MEET THE GUIDES:
The guides and staff of Lees Ferry Anglers have thousands of days on this water, and well over 100 years combined fish-guiding experience. Captain’s Terry Gunn, Jeff English, Skip Dixon, Natalie Jensen,Kevin Campbell, Dale Gauthier, Jimmy Daniels and Scott Keller make up our guiding staff. Lees Ferry Anglers is proud of our fly-fishing guide team!
Walk-in rating: 4 to 6
What a difference a year can make…for the first time in several years we are seeing people walk into our fly shop who have just fished the walk-in area bearing big smiles and anxious to share a fish story or two. We are really excited that this area is once again providing a quality fishing experience for the visiting angler. I’m not saying that it is great fishing every day or all day but if you hit it right and know what to do and have the right flies, you can have a very quality fishing experience here. Be sure to check in with our fly shop to see what the fish are eating and get suggestions for how, when, and where to fish this area. We think that the walk-in is going to really pop this spring when lower water arrives. One thing to keep in mind is that the cliffs are low in this stretch of river which allows the river to get abundant sun so this area often gets the early and abundant midge hatches.
Spin Fishing rating: 5 to 6
This is the time of year that the fish are really starting to key in on glo-bugs (egg patterns), which is due to the fish beginning to spawn. The key success is getting the fly to the bottom and drifting along the bottom of the river in a long dead-drift. The best way to do this is from a boat. Spin fishing in the higher water months of December and January is always good.
December 7, 2017
GLEN CANYON DAM / LAKE POWELL CURRENT STATUS
High-Flow Experiments (HFE) below Glen Canyon Dam are driven by weather, sediment inputs, and other resource conditions, in accordance with the Glen Canyon Dam Long-Term Experimental and Management Plan Record of Decision (LTEMP).
When sediment conditions during the summer and fall meet specific thresholds as described in the LTEMP HFE Protocol, a fall HFE can occur. Fall HFEs can be scheduled to occur anytime during the months of October and November. In order to facilitate advance planning for a potential HFE this fall, the HFE technical team determined that October 9th was the latest date for which sediment inputs could be considered for a potential HFE this fall. Grand Canyon Monitoring and Research Center (GCMRC) scientists and Reclamation modelers considered cumulative sediment inputs from July 1 through midnight October 9th. Based on these data it has been determined that there is not sufficient sediment to support implementing a high flow experiment (HFE) at Glen Canyon Dam during the fall 2017 planning window; therefore an HFE will not be tested this fall.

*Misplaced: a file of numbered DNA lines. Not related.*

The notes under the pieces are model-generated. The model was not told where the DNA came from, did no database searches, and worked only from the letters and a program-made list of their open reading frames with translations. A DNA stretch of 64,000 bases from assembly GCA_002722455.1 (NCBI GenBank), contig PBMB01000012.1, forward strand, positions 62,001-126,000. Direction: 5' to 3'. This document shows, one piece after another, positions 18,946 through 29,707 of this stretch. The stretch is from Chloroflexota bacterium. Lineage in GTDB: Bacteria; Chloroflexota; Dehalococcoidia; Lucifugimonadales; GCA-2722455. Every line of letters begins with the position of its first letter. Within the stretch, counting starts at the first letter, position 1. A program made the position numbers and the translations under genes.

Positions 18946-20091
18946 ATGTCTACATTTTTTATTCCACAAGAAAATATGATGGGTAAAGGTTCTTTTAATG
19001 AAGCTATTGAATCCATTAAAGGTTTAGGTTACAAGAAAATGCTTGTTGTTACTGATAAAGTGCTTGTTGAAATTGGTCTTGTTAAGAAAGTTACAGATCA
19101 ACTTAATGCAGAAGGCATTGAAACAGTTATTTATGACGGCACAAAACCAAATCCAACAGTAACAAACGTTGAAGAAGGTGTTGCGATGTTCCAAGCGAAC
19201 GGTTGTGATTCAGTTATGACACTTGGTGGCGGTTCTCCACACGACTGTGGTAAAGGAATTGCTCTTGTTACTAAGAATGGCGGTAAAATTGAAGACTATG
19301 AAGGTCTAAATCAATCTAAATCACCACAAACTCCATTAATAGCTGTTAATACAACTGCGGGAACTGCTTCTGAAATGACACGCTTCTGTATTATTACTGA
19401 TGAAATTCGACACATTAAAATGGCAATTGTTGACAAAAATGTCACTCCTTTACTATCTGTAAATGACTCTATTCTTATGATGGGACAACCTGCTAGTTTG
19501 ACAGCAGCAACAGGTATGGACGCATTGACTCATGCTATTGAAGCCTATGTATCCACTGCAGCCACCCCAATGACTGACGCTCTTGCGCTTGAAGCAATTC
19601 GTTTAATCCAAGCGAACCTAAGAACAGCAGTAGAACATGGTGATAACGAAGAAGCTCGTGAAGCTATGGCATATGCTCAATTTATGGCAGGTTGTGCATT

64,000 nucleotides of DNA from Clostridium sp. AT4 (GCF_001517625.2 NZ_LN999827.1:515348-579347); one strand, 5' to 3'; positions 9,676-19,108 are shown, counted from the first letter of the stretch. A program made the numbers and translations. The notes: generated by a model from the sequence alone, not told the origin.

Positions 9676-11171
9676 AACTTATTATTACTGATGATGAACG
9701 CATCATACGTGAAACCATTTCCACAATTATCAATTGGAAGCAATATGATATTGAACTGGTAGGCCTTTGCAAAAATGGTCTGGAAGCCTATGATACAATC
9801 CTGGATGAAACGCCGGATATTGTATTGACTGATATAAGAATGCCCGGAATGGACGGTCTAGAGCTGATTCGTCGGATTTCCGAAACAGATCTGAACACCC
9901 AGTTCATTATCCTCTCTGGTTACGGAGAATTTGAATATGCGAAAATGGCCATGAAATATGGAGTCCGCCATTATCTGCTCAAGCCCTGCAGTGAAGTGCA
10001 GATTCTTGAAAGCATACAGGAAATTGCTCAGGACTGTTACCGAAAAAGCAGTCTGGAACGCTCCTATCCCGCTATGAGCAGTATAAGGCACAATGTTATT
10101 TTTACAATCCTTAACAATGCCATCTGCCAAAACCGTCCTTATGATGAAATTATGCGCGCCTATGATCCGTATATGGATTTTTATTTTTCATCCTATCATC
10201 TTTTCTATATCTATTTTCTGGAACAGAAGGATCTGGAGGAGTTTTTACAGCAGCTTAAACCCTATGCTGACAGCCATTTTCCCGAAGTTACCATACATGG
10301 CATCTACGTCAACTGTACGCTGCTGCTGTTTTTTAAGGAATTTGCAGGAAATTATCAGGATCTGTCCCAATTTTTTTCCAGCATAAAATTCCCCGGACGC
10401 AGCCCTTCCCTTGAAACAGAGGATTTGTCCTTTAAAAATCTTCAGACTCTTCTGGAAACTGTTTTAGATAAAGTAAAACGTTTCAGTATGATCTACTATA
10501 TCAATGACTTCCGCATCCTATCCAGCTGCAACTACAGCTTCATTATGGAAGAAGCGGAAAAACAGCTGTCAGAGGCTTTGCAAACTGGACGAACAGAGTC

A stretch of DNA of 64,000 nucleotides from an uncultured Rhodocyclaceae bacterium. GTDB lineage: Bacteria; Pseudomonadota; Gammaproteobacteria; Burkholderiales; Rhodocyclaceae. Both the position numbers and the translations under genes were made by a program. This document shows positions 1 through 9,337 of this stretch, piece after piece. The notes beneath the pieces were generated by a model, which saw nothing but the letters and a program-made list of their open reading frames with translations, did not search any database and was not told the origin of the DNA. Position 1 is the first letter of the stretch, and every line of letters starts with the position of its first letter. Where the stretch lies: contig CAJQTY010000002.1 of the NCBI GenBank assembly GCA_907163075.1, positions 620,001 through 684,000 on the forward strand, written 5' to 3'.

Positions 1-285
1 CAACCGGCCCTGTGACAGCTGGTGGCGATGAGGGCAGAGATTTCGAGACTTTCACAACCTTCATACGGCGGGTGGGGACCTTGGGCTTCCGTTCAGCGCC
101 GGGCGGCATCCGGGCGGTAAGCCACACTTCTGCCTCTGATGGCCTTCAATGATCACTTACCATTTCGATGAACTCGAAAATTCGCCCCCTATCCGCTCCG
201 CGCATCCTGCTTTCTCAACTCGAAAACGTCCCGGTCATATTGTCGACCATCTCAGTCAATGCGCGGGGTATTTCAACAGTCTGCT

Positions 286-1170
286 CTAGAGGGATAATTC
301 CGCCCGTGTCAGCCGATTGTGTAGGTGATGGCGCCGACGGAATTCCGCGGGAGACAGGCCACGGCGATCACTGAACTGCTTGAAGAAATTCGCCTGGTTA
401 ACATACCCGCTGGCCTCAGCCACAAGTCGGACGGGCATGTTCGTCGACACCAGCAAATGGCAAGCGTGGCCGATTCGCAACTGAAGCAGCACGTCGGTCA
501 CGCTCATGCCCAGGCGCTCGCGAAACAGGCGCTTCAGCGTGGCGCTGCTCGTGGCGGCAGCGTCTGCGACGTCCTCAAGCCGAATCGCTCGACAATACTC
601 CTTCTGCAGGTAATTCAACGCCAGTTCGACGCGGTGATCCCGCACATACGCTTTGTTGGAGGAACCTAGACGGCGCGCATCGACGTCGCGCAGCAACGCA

The unregulated inflow volume to Lake Powell in November was 388 thousand acre-feet (kaf) (82% of average). The release volume from Glen Canyon Dam in November was 630 kaf. The end of November elevation and storage of Lake Powell were 3,625.29 feet (75 feet from full pool) and 14.33 maf (59% of full capacity), respectively. The reservoir elevation is now declining and is expected to continue to decline until spring 2018.
Most current reservoir elevation, content, inflow and release, click: Lake Powell Data.
Most current reservoir elevation projections, click: Lake Powell Elevation Projections.